What to think about when starting to design a new device (for a smooth transition to production)

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Kamil Bobrowski, Embedded Engineer 23.10.2018 | 7 min read
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When one comes up with the idea for a device, very often it is a vision of the finished product on a store shelf. Unfortunately the process that leads from that first perfect image to the certified product is not easy and many mistakes are made at the very beginning. No investigation of the technologies already available, poor or no knowledge of the electronics market, and problems that may arise anywhere in the development process can all very often lead to the project failing to come to fruition, or at least to numerous complications along the way. Fortunately, considering the issues below may help to minimise these risks.

Time

This is the most important factor. There is never enough, and it often goes faster than expected. Moreover, every task takes longer than planned. Every process is drawn out by many factors – not just the typical mistakes or problems that emerge during device design and/or production, or software development, but also other unexpected events. Taking key decisions, certification, staff holidays, time spent waiting for purchased materials to arrive, logistics, choice of suppliers and manufacturers – all of these factors delay project completion, not by days, but by months.

 

Risks

The main risk to a project is that the idea will turn into a reality. The only thing that helps in analysing potential risks is experience. During the development process, not everything may go to plan. On such occasions it is good to have an emergency plan – alternative solutions to help preserve the usability of the product. Decent knowledge of the technologies and methods used to complete a certain project, as well as experience leading other ventures, helps to determine options and methods to make the idea a reality with greater certainty.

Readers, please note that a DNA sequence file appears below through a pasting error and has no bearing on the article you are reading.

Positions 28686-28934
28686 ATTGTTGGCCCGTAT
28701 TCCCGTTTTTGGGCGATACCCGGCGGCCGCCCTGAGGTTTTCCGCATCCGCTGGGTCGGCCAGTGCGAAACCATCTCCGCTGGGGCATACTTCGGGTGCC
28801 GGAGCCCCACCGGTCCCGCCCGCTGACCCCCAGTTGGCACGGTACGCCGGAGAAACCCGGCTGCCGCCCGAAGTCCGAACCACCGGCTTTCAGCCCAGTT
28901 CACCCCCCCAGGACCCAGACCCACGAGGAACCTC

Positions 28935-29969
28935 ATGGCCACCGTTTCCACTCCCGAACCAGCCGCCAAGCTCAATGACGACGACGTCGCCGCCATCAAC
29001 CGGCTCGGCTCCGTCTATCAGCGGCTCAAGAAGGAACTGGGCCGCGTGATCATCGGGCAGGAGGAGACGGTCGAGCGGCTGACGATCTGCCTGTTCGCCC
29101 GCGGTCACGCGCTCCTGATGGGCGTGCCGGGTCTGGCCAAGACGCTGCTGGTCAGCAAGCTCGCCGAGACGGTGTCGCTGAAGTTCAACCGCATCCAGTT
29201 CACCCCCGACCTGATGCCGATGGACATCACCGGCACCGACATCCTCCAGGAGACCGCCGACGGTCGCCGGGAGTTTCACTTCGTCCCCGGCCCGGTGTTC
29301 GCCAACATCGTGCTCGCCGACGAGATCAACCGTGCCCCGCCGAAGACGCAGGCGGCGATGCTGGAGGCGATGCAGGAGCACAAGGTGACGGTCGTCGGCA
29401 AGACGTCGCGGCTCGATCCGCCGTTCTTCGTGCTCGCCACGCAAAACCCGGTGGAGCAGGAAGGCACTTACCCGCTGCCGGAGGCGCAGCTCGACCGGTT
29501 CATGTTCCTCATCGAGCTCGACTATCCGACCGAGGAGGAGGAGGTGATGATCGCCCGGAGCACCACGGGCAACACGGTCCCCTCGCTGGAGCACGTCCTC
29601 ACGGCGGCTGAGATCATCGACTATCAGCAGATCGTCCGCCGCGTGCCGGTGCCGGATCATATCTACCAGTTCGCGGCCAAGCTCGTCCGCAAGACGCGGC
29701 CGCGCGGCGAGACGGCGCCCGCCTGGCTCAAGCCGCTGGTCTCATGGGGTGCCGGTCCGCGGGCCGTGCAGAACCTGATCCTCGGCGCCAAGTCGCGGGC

Design

It is very important what a device looks like. Working simultaneously on both the body and the electronic insides helps in finding a compromise between appearance and functionality. This is very hard to obtain – if not impossible – once one of these processes is completed. Synchronising the work of designers, mechanical engineers and electronic engineers, good communication between them and mutual understanding of the device concept will result in a device that looks good and works properly. It may be very functional, work for long periods between recharges or have many innovative functions, and none of that will matter if its appearance and interface make it unusable.

 

New ideas

“Let’s add some colour LEDs.” Every engineer has heard similar words as a project was almost finished. In many ventures the first prototype inspires the team members so much that they want to add some more features to the device. Often these changes require an additional interface or some free processor pins. It is good to remember during a project’s initial phase when device components are being chosen that such needs may well arise. Limiting resources to a minimum will slow down a product’s evolution. During the next iteration the team will need to recreate the prototype from scratch, and re-using used elements can be time-consuming.

 

Regulations

Only a certified device – especially a medical one – can be brought to market. During a project, the team must remember to work within the limits described in the regulations and norms for a certain device type. If the whole process begins with preparing the core functionality, to be later adjusted to the requirements, the venture is very likely to fail. The first approach to the future product should be based on creating several smaller prototypes, each consisting of smaller chunks of the future total functionality. It is easier to redesign a smaller part that does not fit the whole than to start the whole process from the beginning.

 

Lifetime

Contrary to what one might expect, the electronic components market is very dynamic. When looking at the project lifetime, which often lasts several years, we should also explore the components market. Many of the parts we choose may be entering their end-of-life phase, which may later cause production difficulties (the part will be unavailable and a substitute will be needed). This might not be a problem with passive elements, but a change of chip might be challenging. A different body or interface, or a change in component parameters, will all end up requiring a new design iteration of both hardware and software.